Rebecca Lim: I write to give my children a face in society
My family migrated from Singapore to rural Queensland in the early 1970s, a time when little vans full of battered, well-thumbed books would pull up outside the local shops in areas that didn't have a library. You would have to drive for more than 100 kilometres just to buy a bottle of soy sauce. When I was growing up – and this is not a writerly exaggeration – I never read any stories featuring anyone like me.
People like me were invisible: except when we copped it for our weird school lunches, our slanty eyes and our inability to pronounce words like hypotenuse. In every book in my primary school library or the children’s sections of the public libraries and bookshops I went to obsessively as a child, I never saw myself in the stories I was reading.
It's very hard to imagine someone being completely absent from public discourse these days, but people like me were — unless it was a news story about "boat people", which lumped Asian refugees and migrants together as an unsettling yellow wave that threatened to swamp everything in its path. In the absence of boat people stories, Asians formed part of the great, lumpy mass of unspoken "other".
Books for children and young adults in this country do not reflect the audiences back to themselves.Credit:Lee Besford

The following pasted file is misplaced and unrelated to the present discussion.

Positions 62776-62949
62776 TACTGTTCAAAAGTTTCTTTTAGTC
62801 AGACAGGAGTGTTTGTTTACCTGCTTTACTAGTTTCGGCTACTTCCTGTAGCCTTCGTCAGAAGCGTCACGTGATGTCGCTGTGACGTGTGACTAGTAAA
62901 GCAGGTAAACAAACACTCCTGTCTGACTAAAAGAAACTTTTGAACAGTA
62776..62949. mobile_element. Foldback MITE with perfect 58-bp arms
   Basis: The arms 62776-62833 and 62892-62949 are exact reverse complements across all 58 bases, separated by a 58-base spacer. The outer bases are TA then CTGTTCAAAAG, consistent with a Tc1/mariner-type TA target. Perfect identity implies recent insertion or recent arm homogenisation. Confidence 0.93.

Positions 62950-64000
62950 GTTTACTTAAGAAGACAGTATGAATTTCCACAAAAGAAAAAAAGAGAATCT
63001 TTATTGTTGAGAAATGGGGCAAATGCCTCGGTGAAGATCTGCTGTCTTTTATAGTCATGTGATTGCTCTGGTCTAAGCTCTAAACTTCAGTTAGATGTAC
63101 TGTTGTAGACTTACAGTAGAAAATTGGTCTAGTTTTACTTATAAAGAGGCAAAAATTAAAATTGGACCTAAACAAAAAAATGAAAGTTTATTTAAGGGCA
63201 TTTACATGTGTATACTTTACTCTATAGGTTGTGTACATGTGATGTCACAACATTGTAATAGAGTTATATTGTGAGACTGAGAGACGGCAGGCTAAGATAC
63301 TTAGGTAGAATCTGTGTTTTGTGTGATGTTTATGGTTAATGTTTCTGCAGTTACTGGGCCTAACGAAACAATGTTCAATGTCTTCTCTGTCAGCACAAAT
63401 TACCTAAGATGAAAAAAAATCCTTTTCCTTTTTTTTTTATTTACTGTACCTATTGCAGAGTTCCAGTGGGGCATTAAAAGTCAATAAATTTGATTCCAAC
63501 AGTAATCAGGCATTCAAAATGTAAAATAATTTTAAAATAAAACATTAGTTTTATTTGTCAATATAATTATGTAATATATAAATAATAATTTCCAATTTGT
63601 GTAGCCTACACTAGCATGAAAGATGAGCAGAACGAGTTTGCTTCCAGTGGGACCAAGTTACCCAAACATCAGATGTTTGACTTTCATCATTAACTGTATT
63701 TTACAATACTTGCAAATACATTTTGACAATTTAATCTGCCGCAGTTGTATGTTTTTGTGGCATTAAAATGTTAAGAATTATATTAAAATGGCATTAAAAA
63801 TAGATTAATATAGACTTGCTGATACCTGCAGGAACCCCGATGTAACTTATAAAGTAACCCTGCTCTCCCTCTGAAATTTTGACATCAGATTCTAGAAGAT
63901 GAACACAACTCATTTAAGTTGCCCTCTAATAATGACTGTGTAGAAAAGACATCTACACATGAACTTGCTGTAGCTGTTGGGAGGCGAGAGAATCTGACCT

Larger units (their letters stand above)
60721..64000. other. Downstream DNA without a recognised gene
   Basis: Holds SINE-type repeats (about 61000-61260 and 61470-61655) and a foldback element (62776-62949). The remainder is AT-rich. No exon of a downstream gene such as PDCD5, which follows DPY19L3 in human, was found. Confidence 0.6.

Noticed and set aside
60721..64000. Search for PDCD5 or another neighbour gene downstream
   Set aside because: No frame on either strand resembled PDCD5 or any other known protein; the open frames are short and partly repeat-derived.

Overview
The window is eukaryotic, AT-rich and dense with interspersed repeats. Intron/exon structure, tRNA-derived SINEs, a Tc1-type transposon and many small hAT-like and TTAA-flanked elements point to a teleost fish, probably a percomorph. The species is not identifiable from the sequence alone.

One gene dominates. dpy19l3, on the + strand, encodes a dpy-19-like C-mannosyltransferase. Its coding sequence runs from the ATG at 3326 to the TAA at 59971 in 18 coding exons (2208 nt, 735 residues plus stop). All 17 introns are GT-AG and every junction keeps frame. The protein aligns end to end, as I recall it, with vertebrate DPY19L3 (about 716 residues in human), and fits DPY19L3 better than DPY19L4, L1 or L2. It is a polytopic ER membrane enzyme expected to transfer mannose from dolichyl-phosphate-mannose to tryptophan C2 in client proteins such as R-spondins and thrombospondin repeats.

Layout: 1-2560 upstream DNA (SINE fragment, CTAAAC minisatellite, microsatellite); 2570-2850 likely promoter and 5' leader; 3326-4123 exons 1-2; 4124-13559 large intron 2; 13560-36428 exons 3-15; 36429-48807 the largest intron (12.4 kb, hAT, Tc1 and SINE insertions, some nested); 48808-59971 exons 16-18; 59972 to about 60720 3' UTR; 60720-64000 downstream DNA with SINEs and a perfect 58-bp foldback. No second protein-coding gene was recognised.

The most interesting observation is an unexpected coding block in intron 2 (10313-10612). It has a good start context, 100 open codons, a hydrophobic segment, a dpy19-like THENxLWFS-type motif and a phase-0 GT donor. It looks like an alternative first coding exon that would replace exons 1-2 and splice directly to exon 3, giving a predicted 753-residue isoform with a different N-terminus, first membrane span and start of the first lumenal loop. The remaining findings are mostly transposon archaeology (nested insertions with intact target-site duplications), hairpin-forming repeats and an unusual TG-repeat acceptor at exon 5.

Which was why I started reading adult fantasy and sci-fi novels as a nine or 10-year-old. Despite their silly covers featuring booby, half-naked women holding snakes or birds or cups, and their highly problematic tropes, those books showed me that gender, ethnicity, religion, age and ability didn't stop you from having adventures.
I still didn’t see myself in those stories. But what I did see was possibility. And it has stayed with me — the idea that a story can empower, imbue hope, give the reader licence to dream of better worlds. It’s probably a huge part of why building empathy in my readers is my guiding principle, when I write, and why I still feel most comfortable writing fantasy novels.
Fast forward to 2019, however, and it's still the case that published books for children and young adults in this country do not reflect audiences back to themselves, and that more work needs to be done in this area. Characters and creators who are First Nations, people of colour, living with disability and/or LGBTIQA+ are still largely missing from Australian children's fiction. First Nations writers, on whose land we live and from whose dispossession we benefit daily, in particular, continue to face significant barriers to getting their voices heard.
My youngest daughter, whose primary school is comprised of roughly 80 per cent Asian, South Asian or Eurasian girls, still doesn't have access to books featuring protagonists like her: whip-smart, ballsy Asian girls who love public speaking, drama and dance, and are good at sport. All the things we never see about Asian boys, let alone Asian girls, in just about any English-speaking medium.
Mum's going to bloody fix this so that you and your friends can see yourselves accurately represented, for a change.